Financial planning means to set goals for attaining financial independence, and financial independence means to take control of your own life: Your decisions may depend on external factors, but no one makes those decisions except you.

Given those definitions and with nothing less at stake than how you will live the rest of your life, when and where do you start the monumental undertaking of financial planning?

"Attaining financial independence is a growing process. It's an educational process people need to start optimally when they're young adults, but certainly when their own 'clock' says they're ready," says financial consultant Susan Eisenberg of Chevy Chase.

That's simple, of course; simple and difficult.

"That's a huge first step," Eisenberg says. "How long it takes to get to that point of saying to yourself, 'I've got to do something about this!' Then the amount of time and energy it takes to find out where to go and what to do . . . in itself is a major commitment.

"Many people almost can't think about it. Just the thought of it becomes overwhelming. 'I need to do something, but where do I go, what do I do, who do I talk to?' ".

When your financial alarm clock rings, you can put yourself in a productive frame of mind, Eisenberg believes, by thinking of yourself as a business, with profits to be made and goals to reach.

Then find what Eisenberg calls your comfort level, that point where what you want to attain financially and what you are willing to risk to attain it mesh.

When you are comfortable with the idea of transferring some part of your cash into a different type of investment, into a different type of asset, whether it be long-term or short-term, then you're ready to make your plans, Eisenberg says.

You're ready, but you admit you don't know everything about planning for financial independence. So you seek out a professional -- a stock broker, accountant, attorney, financial planner.

"When you don't have the background and experience yourself, you need someone to tell you 'That's an alternative' or 'These are your choices.' " Eisenberg says. "Financial management consultants don't give answers. They give alternatives.

"One thing I make very clear with clients: When they come to me, they are making the decisions. What they retain me to do is to share with them their alternatives, give them the pros and cons of the alternatives they have . . . help them respond to the profitability of each alternative.

"What I do is similar to what a superstructure does. Something else is doing all the work, but it's just there for that little extra support."

She helps people seeking to plan their financial futures "get in touch with their comfort level, based on the alternatives they have" financially. "Then they're home free. Then it's their responsibility, and usually their pleasure, to make the decisions," she says.

"The people I work with want to have a little more control over their decisions and their investments . . . All I do is offer some professional support."

One of the first actions Eisenberg and many financial consultants insist a client take is to put themselves on paper.

"There are many times I have met with people who say, 'But I don't have anything; I don't have assets. Where would I begin?' And I recommend the exercise -- it's a good one -- of putting yourself on paper.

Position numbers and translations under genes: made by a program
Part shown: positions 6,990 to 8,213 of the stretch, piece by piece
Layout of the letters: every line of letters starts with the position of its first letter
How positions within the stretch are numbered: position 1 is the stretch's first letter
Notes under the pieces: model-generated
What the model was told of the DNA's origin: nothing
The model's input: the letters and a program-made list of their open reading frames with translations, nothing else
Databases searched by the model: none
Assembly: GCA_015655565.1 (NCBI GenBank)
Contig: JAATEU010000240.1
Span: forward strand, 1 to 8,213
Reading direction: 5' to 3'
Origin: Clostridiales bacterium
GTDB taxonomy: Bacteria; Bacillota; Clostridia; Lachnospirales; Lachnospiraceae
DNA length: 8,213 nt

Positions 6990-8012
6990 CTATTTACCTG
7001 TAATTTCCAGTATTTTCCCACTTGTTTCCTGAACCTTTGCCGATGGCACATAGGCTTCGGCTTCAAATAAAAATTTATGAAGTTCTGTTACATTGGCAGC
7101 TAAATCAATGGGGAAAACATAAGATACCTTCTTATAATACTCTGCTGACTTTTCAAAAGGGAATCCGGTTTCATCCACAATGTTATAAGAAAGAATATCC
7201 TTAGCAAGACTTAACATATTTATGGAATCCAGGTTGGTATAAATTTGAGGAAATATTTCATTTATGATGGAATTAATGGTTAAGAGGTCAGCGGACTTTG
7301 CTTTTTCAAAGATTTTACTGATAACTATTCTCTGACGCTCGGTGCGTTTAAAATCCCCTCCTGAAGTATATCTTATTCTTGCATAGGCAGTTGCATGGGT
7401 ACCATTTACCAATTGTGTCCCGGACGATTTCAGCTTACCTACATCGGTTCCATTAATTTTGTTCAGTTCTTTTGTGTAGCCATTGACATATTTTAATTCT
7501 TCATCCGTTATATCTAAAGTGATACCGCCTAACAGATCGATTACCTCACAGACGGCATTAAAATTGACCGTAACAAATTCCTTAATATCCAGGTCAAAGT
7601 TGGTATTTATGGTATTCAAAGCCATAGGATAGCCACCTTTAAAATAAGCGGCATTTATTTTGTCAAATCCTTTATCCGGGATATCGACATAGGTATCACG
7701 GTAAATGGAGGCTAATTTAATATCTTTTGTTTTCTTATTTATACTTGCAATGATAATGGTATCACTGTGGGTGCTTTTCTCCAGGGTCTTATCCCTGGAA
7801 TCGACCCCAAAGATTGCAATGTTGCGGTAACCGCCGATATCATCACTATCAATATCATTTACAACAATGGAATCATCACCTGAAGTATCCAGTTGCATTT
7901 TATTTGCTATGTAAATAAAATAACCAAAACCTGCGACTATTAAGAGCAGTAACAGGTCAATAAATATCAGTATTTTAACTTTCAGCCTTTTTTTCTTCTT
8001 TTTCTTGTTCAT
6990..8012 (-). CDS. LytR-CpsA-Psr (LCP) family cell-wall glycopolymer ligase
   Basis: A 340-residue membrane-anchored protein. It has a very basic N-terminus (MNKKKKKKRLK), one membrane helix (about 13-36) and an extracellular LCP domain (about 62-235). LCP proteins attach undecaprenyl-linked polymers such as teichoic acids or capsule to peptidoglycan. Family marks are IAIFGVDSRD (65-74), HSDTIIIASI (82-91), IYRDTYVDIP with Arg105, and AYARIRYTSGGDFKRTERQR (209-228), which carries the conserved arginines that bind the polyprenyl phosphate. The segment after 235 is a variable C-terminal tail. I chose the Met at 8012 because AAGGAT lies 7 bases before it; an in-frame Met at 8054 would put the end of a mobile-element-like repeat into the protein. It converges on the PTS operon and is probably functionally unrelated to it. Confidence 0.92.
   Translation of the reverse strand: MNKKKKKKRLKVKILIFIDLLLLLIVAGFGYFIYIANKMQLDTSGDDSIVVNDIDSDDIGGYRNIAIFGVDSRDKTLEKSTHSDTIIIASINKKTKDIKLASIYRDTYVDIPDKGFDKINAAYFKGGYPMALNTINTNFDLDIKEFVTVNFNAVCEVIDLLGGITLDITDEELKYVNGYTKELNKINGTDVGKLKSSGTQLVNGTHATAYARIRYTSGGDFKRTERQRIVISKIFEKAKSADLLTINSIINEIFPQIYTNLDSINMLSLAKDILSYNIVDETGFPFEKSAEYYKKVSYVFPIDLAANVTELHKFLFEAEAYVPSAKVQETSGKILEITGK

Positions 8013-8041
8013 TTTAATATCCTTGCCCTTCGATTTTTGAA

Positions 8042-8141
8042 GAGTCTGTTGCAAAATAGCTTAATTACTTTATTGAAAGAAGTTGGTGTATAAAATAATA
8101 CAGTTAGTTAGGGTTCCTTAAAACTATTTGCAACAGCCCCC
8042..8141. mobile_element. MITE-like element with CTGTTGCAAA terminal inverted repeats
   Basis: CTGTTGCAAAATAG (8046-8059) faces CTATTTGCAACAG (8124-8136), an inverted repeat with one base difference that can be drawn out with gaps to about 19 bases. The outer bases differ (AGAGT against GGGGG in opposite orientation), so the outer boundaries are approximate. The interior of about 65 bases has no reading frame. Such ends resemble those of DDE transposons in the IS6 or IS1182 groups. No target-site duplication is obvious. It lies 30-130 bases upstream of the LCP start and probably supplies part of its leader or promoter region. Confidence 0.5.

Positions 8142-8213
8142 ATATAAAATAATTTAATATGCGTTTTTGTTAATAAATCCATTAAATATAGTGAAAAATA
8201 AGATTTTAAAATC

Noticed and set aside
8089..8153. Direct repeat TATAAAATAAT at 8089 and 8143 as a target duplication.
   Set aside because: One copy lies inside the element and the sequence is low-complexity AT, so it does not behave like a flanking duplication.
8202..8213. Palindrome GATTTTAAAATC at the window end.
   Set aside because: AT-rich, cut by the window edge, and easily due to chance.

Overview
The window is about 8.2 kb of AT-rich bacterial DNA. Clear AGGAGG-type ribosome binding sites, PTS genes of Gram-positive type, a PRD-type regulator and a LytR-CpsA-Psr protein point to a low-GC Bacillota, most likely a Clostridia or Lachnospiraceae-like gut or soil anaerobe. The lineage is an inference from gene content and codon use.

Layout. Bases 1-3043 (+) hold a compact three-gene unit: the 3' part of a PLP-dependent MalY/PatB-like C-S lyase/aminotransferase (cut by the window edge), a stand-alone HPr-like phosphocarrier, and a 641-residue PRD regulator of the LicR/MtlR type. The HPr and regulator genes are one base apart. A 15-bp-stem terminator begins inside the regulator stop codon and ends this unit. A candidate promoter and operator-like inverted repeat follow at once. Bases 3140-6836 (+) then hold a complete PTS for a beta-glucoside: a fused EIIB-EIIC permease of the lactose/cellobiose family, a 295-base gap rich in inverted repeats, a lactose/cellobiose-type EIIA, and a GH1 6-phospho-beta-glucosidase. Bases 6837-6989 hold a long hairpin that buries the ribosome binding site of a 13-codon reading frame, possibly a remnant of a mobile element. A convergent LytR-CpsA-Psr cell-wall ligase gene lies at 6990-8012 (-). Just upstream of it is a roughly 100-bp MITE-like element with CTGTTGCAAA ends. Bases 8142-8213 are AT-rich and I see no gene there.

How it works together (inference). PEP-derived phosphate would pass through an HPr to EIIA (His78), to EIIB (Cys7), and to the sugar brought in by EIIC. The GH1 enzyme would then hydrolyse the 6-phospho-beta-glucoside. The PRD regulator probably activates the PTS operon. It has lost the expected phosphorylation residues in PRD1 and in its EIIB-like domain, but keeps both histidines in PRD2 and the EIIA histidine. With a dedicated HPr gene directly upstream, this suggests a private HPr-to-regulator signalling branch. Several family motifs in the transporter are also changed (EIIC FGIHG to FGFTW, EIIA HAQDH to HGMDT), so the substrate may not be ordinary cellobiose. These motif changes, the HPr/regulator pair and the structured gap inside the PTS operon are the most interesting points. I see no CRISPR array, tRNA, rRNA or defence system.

"Usually those same people are extremely surprised at what they do have . . . a car . . . a boat . . . a retirement plan where they work . . . a whole-life insurance policy. There are things that they don't perceive to be assets or . . . capable of liquidation," Eisenberg says.

She studies the technical aspects of the client's situation, the tax picture and cash-flow picture. Then she comes up with alternatives that will lessen the tax bite and maintain relatively low risk. "I look at what you have now and where you can best put what you have now to get the most out of it as quickly as possible.

"You can start in the stock market, you can start in the real estate business or you can start in the interest-bearing accounts," Eisenberg says. "Cash is the lowest-risk asset you can hold. Anywhere you go from there, you're going up the risk ladder." But it has to be a comfortable climb, she reminds.

And you don't have to be a financial wizard to have realistic plans for your financial future, whether future means next year or in 40 years. But Eisenberg emphasizes you have to evaluate what is being done for you by the professional you consult.

"You have to take that bottom-line responsibility," she says. "You have the lawyer or accountant or stock broker or financial consultant . . . You have to keep them honest. You can't allow them to make decisions for you.

"What you can allow them to do is to give you the full range of your alternatives and what each alternative means to you and for you. Use their skills to help you come up with the best alternative.

"That's what you use professionals for. What I see as the shortcoming of so many people who are starting to plan is that they use professionals to tell them what to do, rather than use them as this resource bank . . . so that the investor can make the decision," Eisenberg says.

"What happens at the end -- if in fact the person has allowed the professional to make the decision -- if it's the wrong decision, that person has no recourse. The lawyer, or the accountant or the stock broker says, 'I'm sorry. I made a mistake.'

"Better you make your own mistakes. People know instinctively what they can live with," she says.

"When you make a finacial decision after you've gotten all your data and you know what your risk factor is, and you still want to do it, you're your own person. If it loses, you can still say to yourself, 'I did the best I could'," Eisenberg says.

"I think making your own financial decisions enhances your position of taking responsibility for your own actions, and that's the name of the financial game."